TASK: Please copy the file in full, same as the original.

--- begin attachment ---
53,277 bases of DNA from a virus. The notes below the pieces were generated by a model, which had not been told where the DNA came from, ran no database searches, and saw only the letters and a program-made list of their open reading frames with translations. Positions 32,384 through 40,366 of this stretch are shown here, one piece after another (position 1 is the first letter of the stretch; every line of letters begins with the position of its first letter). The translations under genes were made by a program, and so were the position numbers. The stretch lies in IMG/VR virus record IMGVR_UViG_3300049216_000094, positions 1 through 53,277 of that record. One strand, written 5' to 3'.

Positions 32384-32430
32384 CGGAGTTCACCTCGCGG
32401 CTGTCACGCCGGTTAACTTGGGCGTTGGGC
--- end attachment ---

53,277 bases of DNA from a virus. The notes below the pieces were generated by a model, which had not been told where the DNA came from, ran no database searches, and saw only the letters and a program-made list of their open reading frames with translations. Positions 32,384 through 40,366 of this stretch are shown here, one piece after another (position 1 is the first letter of the stretch; every line of letters begins with the position of its first letter). The translations under genes were made by a program, and so were the position numbers. The stretch lies in IMG/VR virus record IMGVR_UViG_3300049216_000094, positions 1 through 53,277 of that record. One strand, written 5' to 3'.

Positions 32384-32430
32384 CGGAGTTCACCTCGCGG
32401 CTGTCACGCCGGTTAACTTGGGCGTTGGGC